Whither McKinney & Silver?
Despite last week's rumors and published reports, the toughest question being debated in industry circles was not whether marchFirst, the troubled e-commerce services giant, would sell off the Raleigh, N.C., shop, but "Why?"
With the Chicago-based parent company's stock trading at barely $1.40 per share (down from a high of $81.12 a year ago), the easy answer was to raise desperately needed short-term capital to keep the business afloat.
Ken Kinsella, marchFirst vice president who oversees mergers and acquisitions (and divestitures), insisted that McKinney remains a critical if not vital part of the parent's array of services.
"You could argue that in a slimmer and more stable environment, McKinney is not as strategic an asset as our technical consulting business," he said. "Agency work could be outsourced, but that is not a luxury we have today."
McKinney's 2000 billings are expected to be $350 million.
Both Kinsella and McKinney chief executive officer Don Maurer denied that the shop, which counts Audi of America and XO Communications as signature clients, was on the block. Neither, however, would rule out a sale, either in the near or long term.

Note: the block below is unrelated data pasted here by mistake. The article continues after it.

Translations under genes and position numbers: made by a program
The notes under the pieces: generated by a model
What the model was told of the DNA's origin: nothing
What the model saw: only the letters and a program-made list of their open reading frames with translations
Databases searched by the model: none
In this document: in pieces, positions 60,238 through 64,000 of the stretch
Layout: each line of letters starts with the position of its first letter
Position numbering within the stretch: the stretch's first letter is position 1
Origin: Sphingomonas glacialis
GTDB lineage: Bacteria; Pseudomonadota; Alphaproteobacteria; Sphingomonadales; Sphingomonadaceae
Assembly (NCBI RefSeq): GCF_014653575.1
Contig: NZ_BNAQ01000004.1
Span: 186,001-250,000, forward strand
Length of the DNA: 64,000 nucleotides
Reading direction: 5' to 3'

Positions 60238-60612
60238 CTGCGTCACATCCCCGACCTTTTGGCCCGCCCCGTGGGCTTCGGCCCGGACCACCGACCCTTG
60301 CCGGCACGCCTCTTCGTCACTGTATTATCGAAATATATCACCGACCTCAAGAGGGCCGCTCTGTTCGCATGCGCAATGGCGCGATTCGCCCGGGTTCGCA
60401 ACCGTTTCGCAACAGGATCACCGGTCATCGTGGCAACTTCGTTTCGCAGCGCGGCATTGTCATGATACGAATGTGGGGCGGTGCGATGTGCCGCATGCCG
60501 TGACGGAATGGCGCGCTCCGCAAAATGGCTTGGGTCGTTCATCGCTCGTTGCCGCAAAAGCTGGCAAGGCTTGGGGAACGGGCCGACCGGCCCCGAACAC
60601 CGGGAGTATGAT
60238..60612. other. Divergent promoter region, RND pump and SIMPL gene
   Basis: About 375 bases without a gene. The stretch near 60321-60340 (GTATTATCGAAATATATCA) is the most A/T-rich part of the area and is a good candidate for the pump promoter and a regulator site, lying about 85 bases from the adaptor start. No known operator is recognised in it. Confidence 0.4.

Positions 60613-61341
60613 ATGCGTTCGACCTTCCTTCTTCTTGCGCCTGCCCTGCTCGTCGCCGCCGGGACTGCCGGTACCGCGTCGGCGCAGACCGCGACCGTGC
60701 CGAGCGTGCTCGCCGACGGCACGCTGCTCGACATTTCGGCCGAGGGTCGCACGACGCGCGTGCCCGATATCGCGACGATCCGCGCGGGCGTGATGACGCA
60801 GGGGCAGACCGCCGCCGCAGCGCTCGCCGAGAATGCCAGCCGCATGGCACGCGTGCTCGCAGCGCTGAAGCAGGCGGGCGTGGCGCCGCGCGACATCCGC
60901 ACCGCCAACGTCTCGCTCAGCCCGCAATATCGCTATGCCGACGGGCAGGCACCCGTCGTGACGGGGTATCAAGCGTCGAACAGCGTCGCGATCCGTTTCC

"Officially, it's business as usual," said Maurer. "We still are working in total partnership."
MarchFirst was created by a 1999 merger between Whittman Hart and UsWeb/CKS. It hascreated e-commerce platforms for clients that include Audi, Pottery Barn and Williams-Sonoma. Like its competitors, RazorFish of New York and Scient in San Francisco, the company has been battered by what Kinsella calls the "heroin of dot-coms."
Last month, marchFirst said it would scale back its client base from more than 1,700 to 500, lay off 1,000 employees, and attempt to raise an additional $50 million in funding to cover losses.
"We are comfortable at getting financing," said Kinsella. "But as stewards of our shareholders, we must look at what is strategic and what is not. If someone above me says, 'McKinney is not strategic,' then I will execute the directive of the executive committee."
At present, McKinney is the cart that is pulling the horse.
"Ultimately, the issue becomes the cash issue," said Maurer. "We have great momentum. We need people to support our brand and our resources."